We had just decided to have a relaxing breakfast together (after I milked Cranberry the goat and Blossom the Miniature Jersey cross, and Adam did the choring) and go to second service. A phone call arrived which we were tempted not to answer but decided that a call on Sunday morning must be important. It was our son saying the heifers, which we keep at his place, had gotten out the day before and he didn’t know where they were. It seems that a deer had gone through the fence and the calves found it. They decided to see if the grass was greener on the other side. Guess what, it appears that it was so good they stayed awhile.
We looked around for them but finally discovered that the neighbor had found them on the busy road and kindly chased them into his field. So all the while, they were safely enclosed. We went up and caught them, which was quite easy as they are very tame and gentled. We led them home with Button (so named because she was cute as a button) following because she had lost her halter somewhere along her adventure. This was a lot easier than catching our neighbor’s wild Angus calf the other week when she escaped her field. It took five people with one of us on a horseback and two hours to round her up.
We fixed the fence and finished just in time to have missed the second service all together! I did ask my son if he had a liability policy on his little farm though.
Here we are bringing the girls home. Ellie lost her halter so we just let her follow. Fortunately, cows are herd creatures which makes them very willing to stay with other cows. We had to go near a road on our way home and everyone stayed right with us!
Today I gave the cows all a dish with a zinc mix, copper mix, and sulfur mix. I do this about once a week to see if they need to free choice those particular minerals. Today they liked the sulfur and zinc but did not eat much of the copper. It is amazing how farm animals know what they need and will take it if they need it.
When we were riding, sometimes our horses would just stop and start eating dirt in the forest. There was something that they inherently knew they needed in that spot. That is why we give our farm animals a natural source of free choice minerals. Our soils are proven to be extremely low in minerals and our animals suffer from this lack the same that we do. These particular free choice minerals come from Advance Biological Concepts. Lancaster Ag in Pennsylvania also has some. There are other companies as well, such as Dynamite, which is a network marketing company that makes natural free choice minerals for farm animals.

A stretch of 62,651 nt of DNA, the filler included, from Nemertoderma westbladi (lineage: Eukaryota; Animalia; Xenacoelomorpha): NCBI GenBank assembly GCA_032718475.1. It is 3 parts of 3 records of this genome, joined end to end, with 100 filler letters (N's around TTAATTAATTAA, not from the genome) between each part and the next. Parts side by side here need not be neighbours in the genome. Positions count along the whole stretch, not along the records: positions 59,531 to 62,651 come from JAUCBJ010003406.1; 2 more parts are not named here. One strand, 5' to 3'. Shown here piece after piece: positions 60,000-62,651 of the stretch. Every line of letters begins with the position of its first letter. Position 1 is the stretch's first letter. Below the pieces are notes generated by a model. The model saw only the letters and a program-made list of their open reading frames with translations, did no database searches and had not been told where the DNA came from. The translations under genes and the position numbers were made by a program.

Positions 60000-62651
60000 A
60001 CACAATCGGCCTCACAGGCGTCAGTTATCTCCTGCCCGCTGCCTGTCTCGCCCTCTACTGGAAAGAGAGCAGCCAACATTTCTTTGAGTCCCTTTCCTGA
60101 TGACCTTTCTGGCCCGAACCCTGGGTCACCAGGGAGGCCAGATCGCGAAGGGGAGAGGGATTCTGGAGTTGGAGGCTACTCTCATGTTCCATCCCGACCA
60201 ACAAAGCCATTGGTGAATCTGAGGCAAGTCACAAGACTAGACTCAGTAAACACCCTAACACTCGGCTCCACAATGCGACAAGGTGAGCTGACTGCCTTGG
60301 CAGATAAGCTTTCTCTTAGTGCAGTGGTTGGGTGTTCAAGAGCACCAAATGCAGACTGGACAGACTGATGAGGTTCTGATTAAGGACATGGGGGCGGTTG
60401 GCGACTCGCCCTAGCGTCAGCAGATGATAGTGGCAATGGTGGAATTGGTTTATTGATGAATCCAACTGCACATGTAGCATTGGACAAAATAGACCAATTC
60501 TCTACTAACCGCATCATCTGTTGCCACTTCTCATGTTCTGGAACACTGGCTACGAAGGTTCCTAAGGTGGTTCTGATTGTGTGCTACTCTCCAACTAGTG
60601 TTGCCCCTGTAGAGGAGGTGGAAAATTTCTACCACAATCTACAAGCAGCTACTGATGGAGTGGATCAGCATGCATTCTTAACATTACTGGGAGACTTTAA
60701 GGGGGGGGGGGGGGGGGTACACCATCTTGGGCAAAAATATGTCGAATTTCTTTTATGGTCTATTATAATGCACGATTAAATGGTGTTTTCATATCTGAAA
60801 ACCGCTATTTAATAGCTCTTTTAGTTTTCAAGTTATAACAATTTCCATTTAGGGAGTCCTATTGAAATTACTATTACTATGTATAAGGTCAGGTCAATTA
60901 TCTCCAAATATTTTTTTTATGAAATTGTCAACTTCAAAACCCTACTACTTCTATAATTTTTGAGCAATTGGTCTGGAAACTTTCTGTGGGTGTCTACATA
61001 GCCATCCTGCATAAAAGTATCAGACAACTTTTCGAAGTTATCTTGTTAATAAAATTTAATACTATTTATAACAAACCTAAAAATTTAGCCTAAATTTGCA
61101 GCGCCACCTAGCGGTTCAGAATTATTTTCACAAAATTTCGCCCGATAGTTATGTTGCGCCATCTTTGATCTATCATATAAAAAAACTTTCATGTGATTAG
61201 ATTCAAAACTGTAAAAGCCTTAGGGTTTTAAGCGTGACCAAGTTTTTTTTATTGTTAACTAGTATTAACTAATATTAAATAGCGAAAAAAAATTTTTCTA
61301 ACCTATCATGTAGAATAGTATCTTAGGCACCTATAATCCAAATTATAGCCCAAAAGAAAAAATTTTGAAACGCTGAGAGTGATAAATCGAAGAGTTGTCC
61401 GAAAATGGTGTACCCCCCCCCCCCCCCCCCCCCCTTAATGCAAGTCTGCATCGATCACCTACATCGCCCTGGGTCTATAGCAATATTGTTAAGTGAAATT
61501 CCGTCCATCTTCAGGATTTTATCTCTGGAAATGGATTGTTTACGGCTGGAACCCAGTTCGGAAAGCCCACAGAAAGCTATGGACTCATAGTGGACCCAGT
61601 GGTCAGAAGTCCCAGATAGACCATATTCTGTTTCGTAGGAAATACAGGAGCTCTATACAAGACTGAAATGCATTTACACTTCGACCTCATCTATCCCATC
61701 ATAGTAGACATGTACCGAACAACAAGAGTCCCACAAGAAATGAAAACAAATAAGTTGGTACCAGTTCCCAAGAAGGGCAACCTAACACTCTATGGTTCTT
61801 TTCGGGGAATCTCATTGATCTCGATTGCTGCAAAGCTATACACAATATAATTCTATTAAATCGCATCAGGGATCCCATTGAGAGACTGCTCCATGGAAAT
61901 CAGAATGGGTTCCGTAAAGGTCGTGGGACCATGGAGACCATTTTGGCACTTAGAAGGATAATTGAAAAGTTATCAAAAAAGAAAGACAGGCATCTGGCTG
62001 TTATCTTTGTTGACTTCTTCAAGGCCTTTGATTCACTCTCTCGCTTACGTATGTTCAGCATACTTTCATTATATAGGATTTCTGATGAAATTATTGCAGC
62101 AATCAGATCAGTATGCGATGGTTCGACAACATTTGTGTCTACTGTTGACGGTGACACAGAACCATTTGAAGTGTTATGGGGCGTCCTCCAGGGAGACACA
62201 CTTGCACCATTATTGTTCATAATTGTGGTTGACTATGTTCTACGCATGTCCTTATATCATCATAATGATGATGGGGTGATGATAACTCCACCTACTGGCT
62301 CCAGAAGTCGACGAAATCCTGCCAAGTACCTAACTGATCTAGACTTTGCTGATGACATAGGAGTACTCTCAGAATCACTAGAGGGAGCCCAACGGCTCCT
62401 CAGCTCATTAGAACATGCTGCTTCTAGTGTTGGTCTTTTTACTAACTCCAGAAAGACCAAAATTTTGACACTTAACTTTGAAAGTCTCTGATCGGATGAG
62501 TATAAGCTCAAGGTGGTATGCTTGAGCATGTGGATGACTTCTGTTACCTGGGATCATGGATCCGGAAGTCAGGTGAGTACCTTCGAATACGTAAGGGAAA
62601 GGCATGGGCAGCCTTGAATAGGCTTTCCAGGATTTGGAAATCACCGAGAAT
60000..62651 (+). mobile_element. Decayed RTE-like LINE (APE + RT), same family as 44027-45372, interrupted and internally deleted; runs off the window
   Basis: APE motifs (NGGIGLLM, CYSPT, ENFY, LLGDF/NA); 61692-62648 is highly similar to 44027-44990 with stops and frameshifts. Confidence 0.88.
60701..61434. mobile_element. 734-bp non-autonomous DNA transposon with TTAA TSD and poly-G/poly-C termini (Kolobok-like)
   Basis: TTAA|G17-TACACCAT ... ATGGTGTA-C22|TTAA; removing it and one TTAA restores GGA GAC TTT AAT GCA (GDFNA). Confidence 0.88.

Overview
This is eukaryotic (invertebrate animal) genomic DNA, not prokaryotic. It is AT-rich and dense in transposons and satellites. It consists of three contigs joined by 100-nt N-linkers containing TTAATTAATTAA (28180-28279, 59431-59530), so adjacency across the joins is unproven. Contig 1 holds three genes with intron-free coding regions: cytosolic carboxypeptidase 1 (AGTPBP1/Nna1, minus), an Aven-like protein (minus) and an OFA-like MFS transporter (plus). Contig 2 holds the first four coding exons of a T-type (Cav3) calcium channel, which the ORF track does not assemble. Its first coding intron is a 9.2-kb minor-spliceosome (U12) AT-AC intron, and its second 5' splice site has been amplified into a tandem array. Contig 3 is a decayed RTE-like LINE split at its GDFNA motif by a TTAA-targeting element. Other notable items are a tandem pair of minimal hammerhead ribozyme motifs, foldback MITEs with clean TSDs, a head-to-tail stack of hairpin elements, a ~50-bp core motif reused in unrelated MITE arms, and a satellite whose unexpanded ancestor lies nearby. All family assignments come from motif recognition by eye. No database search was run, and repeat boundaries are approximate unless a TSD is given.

Ideally, you would install little bins on the wall, high enough that they cannot poop in them when they are eating their hay. We have those, but since we have too many animals in several different paddocks to keep up with, we offer it once a week at this time and keep our ½ kelp ½ Redmond trace mineral salt and cattle mineral mix from Countryside Organics (in Virginia) out in every stall area. You can contact Remond Minerals at RedmondNatural.com for a dealer near you. That same farm store should have kelp in 50-lb. bags as well.
Lilly who is a Dexter/Mini Jersey cross, decided that LizBeth, our new farm kitten (our granddaughter couldn’t say Elizabeth) needed a bath and a good lickin' today.
“Hasn’t your mother cleaned you lately? Dear me, hold still LizBeth so I can get under your ears too!”
“LizBeth come back here young lady. I did not get that right ear! L-I-Z-B-E-T-H I’m going to count to three…”
I went to one of the farms where we have our lactating cows (they are on loan over the winter while we do not need the milk to a small herd-share farm). We bred two of them. One, a black Jersey to Jersey sexed semen and the other a registered foundation type Jersey to a miniature Jersey. We will know in 3 weeks whether they come back into heat or not. Straws are somewhat compromised and not always viable (you get 6 out of 10 they tell me, I think it has to do with the motility of the semen in the first place too, every bull is different) and the sexed straws have about one out of two of them that are not viable. I plan to sell the black Jersey and being bred with sexed semen is a nice selling feature I think.
The AI (Artificial Insemination) tech gives them a shot and puts a “seeder” into the vagina. It has a hormone on it. After 7 days, I will pull out the seeder and give her another hormone shot and he will come back in 48-60 hours when she is ovulating, and put the straw in. I have researched this and it seems to not be harmful in any way. (FYI, It is equivalent to natural bio-identical hormone therapy for women and does not compare to the pharmaceutical version of hormone therapy, which is NOT natural. Natural substances cannot be patented, therefore they have to tweak it a little which gives all the terrible side effects that women on traditional hormone replacement therapy experience.) This way, we can time the breeding exactly, and in the end, we think it is much more effective and cost effective.